I then decided to explicitly link each issue to the mark scheme. 😦 for if they hadn’t explained enough and 🙂 if they had achieved.

During feedback tomorrow, I’ll ask students to green pen around the marker with how they could improve. Then I’ll verbally feedback and see if their ideas match. 

All in all, a fun way to mark essays quickly and effectively, link self-evaluation and verbal feedback! 

Wristband subtle differentiation 

I currently teach a mixed ability Year 7 RS class. They are a bright bunch, with oodles of potential, which has made teaching it as a non-specialist all the more enjoyable.

The only problem I have encountered is that they were very self-aware. Students would actively question differentiated material and felt they were being singled out. Totally understandable, of course.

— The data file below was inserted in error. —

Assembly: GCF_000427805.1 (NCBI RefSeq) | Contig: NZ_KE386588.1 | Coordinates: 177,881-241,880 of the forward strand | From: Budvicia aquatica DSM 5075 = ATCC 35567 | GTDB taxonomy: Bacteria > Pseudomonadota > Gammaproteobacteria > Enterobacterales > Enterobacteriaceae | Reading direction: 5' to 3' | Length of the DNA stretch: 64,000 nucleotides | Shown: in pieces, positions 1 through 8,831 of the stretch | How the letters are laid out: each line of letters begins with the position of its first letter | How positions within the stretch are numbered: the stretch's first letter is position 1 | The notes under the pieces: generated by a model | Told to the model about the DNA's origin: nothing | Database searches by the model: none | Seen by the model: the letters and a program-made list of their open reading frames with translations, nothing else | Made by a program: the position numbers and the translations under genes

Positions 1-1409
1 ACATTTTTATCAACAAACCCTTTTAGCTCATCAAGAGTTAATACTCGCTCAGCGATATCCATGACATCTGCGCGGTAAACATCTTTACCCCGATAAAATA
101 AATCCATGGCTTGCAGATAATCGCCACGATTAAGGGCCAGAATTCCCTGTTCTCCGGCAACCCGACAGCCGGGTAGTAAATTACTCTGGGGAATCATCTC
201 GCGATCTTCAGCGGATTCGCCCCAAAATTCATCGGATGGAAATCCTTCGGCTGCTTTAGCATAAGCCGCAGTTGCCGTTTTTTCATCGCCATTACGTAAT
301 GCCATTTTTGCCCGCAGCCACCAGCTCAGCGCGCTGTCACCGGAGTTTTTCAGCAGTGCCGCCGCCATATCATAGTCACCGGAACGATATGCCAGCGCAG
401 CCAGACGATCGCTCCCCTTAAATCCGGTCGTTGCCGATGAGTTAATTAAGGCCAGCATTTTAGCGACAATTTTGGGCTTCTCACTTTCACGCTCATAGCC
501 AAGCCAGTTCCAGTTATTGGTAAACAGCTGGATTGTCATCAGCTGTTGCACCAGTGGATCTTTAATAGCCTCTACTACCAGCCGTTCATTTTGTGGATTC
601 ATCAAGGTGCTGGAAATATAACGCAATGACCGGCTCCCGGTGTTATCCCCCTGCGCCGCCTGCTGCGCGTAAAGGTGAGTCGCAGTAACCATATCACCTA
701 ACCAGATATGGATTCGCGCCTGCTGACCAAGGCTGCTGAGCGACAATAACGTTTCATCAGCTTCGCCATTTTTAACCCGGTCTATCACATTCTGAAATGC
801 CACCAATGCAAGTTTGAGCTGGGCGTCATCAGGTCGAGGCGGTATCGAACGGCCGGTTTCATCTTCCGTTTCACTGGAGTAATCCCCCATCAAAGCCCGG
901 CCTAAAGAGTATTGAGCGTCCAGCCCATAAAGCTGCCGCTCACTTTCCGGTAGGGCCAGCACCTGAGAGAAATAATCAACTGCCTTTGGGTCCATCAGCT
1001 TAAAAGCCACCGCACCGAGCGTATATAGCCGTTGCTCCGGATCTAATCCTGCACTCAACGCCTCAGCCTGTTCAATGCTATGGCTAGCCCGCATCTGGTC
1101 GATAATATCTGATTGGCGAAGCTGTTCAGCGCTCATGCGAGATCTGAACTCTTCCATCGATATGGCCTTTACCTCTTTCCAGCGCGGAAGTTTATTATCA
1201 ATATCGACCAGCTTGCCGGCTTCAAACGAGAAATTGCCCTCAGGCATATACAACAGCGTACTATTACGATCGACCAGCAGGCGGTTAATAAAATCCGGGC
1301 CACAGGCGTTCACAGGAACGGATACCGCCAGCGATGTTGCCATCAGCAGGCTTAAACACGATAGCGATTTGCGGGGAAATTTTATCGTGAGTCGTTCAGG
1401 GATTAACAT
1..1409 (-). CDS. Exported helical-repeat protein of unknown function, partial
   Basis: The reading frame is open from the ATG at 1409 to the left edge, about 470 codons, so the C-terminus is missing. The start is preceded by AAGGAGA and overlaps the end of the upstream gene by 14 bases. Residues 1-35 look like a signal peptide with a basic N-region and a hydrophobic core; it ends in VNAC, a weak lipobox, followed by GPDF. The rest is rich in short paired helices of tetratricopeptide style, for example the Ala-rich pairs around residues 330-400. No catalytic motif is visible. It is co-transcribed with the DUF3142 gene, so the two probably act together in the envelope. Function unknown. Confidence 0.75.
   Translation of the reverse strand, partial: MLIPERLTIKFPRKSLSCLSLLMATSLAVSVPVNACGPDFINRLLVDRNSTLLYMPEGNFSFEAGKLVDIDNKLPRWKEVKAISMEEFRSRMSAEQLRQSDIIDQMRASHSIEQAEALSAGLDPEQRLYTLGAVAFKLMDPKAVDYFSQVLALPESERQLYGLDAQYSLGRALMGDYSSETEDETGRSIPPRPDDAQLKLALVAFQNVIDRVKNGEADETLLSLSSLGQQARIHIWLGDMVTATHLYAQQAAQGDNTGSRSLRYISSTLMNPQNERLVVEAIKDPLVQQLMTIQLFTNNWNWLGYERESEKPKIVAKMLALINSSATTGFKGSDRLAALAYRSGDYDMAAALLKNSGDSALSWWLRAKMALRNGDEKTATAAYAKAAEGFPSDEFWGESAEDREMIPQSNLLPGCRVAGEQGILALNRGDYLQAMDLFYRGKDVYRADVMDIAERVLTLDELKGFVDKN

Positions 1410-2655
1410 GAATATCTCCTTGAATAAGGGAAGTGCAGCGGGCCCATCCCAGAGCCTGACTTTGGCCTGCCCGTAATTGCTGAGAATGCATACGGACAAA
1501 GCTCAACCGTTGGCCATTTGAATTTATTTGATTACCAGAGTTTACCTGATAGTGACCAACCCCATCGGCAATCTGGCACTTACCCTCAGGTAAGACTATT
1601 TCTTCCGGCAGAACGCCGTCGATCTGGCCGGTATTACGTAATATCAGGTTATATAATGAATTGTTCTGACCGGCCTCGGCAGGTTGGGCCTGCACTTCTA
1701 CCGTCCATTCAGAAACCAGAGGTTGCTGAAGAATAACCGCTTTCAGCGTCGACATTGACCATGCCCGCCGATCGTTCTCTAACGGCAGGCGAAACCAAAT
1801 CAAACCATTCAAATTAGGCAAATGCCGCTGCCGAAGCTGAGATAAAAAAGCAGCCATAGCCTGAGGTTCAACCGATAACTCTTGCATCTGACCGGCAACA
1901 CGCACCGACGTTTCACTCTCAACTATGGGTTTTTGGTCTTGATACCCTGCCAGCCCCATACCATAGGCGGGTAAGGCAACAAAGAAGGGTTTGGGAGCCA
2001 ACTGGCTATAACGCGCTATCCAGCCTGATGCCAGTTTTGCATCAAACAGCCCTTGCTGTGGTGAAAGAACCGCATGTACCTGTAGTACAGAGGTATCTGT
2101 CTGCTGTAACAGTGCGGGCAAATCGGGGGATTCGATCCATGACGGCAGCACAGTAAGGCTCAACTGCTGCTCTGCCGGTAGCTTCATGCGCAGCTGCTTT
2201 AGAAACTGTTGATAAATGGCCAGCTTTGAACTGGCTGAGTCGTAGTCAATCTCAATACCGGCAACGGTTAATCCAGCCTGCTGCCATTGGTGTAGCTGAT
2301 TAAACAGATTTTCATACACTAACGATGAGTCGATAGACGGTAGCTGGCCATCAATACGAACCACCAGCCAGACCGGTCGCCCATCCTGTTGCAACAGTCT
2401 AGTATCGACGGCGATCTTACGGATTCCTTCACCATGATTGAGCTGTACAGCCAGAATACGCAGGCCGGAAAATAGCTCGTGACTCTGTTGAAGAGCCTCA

I spent the following weekend at a film festival with friends, and had a ‘bam, bright light!’ moment when they started allocating positions in the queue using wrist bands!! 

£1 and 100 assorted wrist bands from Amazon later and subtle wristband differentiation was born.
The idea is simple. When wanting to differentiate into groups or by task, appear to give out wristbands at the door at random.

After introducing the lesson topic, you can then get students into groups via wristband. Subtle, no arguments and a great way to increase competition in the classroom! 

Students absolutely LOVED the idea and kept them on for weeks to come. I had several emails from parents saying how much students enjoyed the lesson. Little do they know it was a simple group work lesson spiced up with some wristbands!!